Basically this church has declined drastically, numerically, over the last twenty years. They've abandoned their sunday evening service, which was a serious blow. They've now had to start giving meetings, which I was told have been going for years (over 25 was quoted), etc.
However, alongside this there was a strong hint, in a whole variety of conversations, we are who we are (I wanted to add 'once were') and we are not going to change - anything.
So, what would I do? I'd buy some canaries! Basically, we've asked all our churches recently to begin thinking and talking about where they think they'll be in 10 years time - if the recent trends at work among them continue. What are the signs we all need to alert us we're actually headed in the wrong direction? If I was miner and my canary fell off its perch, whatever else I'd do, doing nothing would not be an option. My fear is in many churches a swift calculation goes on in people's heads - how old am I? how much air is left? If the answer comes out as 'enough air for me, then someone else can close the door when they leave.
Yeah, OK, not very promising for a thursday morning, but it is August and it is raining - again.

Thursday, 19 August 2010

maybe small is still beautiful....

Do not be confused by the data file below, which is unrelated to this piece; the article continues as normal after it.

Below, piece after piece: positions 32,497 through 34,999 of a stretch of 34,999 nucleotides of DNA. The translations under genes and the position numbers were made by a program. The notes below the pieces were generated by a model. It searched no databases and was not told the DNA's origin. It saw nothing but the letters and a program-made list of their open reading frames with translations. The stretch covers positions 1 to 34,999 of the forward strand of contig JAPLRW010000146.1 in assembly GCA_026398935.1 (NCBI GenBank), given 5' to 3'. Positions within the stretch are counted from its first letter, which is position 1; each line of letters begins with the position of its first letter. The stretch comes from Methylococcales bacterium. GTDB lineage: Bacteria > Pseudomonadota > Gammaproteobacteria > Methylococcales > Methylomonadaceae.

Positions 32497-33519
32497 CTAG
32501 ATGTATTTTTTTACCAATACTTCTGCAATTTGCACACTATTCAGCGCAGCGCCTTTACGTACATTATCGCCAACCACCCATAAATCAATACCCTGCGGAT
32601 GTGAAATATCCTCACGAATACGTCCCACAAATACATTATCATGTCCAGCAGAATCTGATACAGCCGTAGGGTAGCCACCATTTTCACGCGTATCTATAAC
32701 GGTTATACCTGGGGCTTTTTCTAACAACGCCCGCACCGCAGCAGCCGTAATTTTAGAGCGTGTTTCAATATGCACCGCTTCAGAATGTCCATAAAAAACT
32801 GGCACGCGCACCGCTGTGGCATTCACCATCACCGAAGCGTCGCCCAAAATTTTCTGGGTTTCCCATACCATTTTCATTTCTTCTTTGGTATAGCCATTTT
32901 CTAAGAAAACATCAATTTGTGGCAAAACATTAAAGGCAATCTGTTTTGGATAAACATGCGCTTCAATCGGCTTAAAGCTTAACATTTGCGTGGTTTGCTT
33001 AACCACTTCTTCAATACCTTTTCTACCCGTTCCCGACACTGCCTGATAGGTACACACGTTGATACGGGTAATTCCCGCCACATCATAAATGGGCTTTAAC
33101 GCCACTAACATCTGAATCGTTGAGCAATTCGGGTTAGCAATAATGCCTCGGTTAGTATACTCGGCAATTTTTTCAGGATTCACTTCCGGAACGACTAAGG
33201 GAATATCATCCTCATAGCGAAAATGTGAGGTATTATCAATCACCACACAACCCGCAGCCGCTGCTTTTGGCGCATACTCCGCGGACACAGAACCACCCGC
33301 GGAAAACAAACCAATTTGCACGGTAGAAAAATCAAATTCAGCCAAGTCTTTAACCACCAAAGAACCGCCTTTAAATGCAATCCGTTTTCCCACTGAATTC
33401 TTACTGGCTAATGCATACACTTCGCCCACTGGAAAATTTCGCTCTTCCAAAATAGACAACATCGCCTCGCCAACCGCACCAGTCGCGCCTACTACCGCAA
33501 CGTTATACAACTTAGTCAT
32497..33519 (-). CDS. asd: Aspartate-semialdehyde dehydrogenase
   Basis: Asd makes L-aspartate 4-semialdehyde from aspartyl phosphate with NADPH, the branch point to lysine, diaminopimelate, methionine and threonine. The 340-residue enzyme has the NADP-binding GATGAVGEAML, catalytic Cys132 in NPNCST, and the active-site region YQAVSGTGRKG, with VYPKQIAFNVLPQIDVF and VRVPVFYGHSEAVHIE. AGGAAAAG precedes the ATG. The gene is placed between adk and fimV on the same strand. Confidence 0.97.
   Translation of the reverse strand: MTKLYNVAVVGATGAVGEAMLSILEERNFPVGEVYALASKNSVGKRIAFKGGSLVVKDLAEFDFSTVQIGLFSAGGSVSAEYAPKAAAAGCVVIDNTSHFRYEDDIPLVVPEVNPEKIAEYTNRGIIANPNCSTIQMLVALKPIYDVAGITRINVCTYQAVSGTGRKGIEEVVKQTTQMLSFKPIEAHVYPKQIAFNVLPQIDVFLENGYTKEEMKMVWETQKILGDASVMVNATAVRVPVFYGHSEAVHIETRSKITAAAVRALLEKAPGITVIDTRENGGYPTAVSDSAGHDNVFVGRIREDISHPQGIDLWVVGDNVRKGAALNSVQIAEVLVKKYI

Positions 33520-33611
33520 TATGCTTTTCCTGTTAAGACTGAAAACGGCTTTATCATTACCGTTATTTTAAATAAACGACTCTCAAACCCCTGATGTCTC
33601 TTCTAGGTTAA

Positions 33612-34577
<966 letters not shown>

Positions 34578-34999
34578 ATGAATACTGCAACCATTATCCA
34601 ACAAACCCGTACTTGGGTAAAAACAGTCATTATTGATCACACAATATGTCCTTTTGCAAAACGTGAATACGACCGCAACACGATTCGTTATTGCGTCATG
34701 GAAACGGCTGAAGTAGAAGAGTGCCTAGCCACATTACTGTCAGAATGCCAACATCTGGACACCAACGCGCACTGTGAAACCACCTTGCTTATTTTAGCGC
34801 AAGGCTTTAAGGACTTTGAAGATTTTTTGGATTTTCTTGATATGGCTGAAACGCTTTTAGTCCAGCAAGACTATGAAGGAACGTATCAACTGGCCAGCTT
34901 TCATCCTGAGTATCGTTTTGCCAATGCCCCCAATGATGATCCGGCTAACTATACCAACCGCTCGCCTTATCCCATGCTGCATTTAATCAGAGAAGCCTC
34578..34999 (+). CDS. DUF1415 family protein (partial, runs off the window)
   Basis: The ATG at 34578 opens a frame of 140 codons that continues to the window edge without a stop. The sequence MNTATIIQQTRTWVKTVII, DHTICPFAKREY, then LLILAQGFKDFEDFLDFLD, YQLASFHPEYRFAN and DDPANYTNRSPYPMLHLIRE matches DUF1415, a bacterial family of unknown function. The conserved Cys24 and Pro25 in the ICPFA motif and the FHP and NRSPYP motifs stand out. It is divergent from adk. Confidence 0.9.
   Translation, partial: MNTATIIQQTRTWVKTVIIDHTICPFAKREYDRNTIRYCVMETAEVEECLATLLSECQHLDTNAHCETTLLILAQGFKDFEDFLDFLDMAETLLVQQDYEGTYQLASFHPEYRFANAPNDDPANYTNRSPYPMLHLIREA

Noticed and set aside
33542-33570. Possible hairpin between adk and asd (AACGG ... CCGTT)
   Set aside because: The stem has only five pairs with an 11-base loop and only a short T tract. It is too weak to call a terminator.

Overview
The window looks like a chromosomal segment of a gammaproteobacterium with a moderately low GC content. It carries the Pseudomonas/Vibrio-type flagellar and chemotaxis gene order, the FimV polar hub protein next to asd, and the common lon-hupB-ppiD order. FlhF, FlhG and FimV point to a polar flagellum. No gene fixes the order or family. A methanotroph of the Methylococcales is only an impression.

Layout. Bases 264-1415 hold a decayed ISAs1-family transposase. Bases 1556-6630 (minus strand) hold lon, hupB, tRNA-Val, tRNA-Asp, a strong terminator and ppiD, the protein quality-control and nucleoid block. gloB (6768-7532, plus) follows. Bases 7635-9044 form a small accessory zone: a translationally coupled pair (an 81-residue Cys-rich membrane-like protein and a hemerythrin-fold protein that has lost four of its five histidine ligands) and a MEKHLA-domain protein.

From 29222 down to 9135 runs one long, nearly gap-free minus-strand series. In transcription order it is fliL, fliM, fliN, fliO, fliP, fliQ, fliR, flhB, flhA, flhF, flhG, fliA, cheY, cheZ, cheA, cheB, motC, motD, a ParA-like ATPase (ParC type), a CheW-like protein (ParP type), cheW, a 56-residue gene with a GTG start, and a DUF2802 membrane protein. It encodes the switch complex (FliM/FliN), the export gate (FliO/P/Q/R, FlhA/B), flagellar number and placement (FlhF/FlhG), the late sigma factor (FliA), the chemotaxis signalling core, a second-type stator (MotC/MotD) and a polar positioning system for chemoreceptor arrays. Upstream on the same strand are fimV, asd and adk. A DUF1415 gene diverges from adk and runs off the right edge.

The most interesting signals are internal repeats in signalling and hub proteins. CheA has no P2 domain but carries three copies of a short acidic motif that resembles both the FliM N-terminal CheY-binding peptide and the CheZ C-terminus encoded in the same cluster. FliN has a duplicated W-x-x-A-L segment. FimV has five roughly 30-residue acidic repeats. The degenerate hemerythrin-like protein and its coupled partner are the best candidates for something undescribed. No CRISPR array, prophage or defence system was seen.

I went to meet a small village church to see what we might look at together. There were five of them and one of them wasn't part of the sunday congregation, which could number eight, but an infamous week recently was recalled when the visiting preacher turned up to no one! It's a chapel, which has existed for hundreds of years and their independent trustees have grown old and decided there's too little energy to carry on - none of them have been part of the worshipping community in the village for years. It seems strange to me, therefore, this is the meeting which gives me hope from the gatherings I've been in this week more than any - and I've been talking with various groups about much larger and potentially more influential projects. I'm not sure why yet. It may have something to do with the fact the only two old ladies who live in the village itself meet every thursday morning int he chapel to pray and I just sense there's more prayer for the kingdom and the future of this particular place than some of the other loftier concerns. We'll see....